Would I recommend it? I could go either way. I enjoyed this one more than And I Darken, but I felt that there was very little going on for Lada and Radu in their personal lives. They were more soldiers than people, and their growing weariness was palpable.

What I would like to see in the final installment:

1. I was just dying to read some part of this book from Mehmed’s perspective. I hope White either adds him in to the last book or writes a novella from his point of view. Otherwise, I can only guess at his thoughts and motives; he never shares his true reasoning.
2. Lada, for goodness’ sake, learn to be diplomatic. If you just kill everyone you meet, you will have no one to rule over.
3. Radu needs his love life sorted out. That includes talking to Mehmed about his feelings and making amends with Cyprian, provided Cyprian made it out safely.
4. Mehmed, it’s time to give up on Lada. Mehmed is a weakness for Lada, but she will never give him what he wants, so it’s a moot point. And please, stop using Radu for your dirty deeds; he deserves so much more than that.
5. I need Radu and Lada to see each other again. They are polar opposites who truly make a whole when put together.

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And I Darken (The Conqueror’s Saga #1)

And I Darken (The Conqueror's Saga, #1)And I Darken by Kiersten White
My rating: 3 of 5 stars

Author: Kiersten White
Genre: YA
Publisher: Delacorte Press
Year of Publication: 2016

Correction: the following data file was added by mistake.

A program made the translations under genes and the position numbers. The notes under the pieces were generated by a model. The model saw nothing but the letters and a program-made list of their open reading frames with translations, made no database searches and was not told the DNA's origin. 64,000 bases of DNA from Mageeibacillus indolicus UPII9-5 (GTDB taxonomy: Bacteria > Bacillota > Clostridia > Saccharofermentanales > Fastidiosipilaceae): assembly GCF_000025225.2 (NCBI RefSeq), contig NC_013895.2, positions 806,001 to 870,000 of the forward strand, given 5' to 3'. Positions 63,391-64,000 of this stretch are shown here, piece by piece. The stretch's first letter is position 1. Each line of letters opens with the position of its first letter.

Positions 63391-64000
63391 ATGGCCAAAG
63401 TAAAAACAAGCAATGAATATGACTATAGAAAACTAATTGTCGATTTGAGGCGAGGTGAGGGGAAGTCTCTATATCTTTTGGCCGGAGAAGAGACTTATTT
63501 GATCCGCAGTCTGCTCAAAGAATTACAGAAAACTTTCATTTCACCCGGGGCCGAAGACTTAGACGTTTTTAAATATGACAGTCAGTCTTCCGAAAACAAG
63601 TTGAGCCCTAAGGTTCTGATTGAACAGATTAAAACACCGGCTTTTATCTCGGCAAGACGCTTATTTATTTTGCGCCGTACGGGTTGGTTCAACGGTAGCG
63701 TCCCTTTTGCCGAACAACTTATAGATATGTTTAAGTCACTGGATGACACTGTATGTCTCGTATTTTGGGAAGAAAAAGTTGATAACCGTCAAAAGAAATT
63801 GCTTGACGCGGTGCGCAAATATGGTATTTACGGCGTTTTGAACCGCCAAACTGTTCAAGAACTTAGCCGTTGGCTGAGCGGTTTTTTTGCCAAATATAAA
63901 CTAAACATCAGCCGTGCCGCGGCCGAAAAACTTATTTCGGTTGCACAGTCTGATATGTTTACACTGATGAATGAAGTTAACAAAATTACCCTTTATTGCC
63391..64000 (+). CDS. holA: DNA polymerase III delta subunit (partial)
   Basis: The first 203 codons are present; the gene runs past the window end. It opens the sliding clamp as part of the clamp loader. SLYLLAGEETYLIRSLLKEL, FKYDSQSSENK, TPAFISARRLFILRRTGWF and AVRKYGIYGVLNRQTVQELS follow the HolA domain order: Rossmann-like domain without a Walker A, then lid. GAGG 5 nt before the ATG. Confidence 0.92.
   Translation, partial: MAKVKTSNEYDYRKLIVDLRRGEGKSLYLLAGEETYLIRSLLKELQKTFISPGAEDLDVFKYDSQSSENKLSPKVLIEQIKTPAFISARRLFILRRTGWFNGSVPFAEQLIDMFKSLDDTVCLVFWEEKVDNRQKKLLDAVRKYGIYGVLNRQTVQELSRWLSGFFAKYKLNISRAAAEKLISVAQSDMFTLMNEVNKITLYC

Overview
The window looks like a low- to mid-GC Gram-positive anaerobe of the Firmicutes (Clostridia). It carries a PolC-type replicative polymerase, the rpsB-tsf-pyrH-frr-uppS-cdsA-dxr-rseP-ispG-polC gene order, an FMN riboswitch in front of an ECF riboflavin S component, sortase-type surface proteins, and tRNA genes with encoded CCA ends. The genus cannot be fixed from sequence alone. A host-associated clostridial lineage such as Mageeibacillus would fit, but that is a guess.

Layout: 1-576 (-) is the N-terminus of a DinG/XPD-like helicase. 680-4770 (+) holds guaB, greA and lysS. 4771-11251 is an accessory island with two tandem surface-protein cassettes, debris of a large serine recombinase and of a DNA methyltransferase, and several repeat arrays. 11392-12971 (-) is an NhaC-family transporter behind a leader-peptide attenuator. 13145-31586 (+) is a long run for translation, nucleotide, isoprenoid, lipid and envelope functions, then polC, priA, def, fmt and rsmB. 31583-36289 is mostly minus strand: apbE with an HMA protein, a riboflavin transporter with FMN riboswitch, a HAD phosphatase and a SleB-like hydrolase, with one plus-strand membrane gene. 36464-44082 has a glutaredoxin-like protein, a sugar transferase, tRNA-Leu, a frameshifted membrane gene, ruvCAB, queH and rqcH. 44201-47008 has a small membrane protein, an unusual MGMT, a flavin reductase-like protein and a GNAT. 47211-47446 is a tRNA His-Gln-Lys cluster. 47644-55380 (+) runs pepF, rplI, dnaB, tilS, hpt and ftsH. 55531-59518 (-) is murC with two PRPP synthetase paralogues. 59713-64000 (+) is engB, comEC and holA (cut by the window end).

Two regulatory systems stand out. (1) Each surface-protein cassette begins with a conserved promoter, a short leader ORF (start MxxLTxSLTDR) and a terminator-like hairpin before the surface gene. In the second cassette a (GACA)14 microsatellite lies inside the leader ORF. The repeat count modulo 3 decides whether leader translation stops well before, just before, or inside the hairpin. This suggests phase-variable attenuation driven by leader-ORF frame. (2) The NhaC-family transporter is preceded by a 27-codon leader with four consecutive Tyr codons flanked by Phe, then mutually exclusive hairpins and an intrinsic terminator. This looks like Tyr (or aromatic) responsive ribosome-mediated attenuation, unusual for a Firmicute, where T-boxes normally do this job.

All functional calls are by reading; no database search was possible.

Main Character: Lada—(3/5) She started out as an impressive (somewhat terrifying) heroine. Unfortunately, she got a little lost and I stopped agreeing with her choices. Radu—(4/5) Surprisingly, half of the book is written from his perspective. I sure didn’t mind, as he was more realistic and relatable than his sister, and his choices were wiser.
Secondary Characters: The secondary characters were highly distinct and multi-faceted, as would be expected from a book this complex. And then Mehmed….I’m kind of ambivalent about him. As a young boy, I thought he was sad and lonely, so when he and the siblings developed a charming bond, I was all for it. As they all aged and both siblings became obsessed with Mehmed to the point of abandoning their own goals to stay at his side, I found myself resenting him. Lada and Radu have too much potential to squander their lives fighting each other for a place in Mehmed’s bed (which is apparently somewhere every woman has been. EW!).
Pacing: This book was long and complex. All the same, everything White included served a purpose, which was what kept me engaged.
Accuracy of Publisher’s Synopsis: Misleading, but not inaccurate. Most synopses only focus on the first third or so of the book, but this one skipped the entire setup of the plot. I spent two hundred frustrating pages reading about Lada and Radu as children and wondering when I would hit the main action.
Resolution: I suppose it’s a good starting point for the next installment, but I have to say I was a little disappointed in Lada. She wasted years that could have been spent achieving her own goals instead developing her relationship with Mehmed and sacrificing for him. Then when she finally gets the opportunity to reap the benefits of her new life, to be powerful and rule beside a man who would do anything for her…she does the dumbest thing she ever could and throws that away, too. So now she’s no longer safe or secure and she has abandoned her family. Just when she starts to see the value in moving forward with the new life she chose, she decides to go back to the old one that doesn’t want her.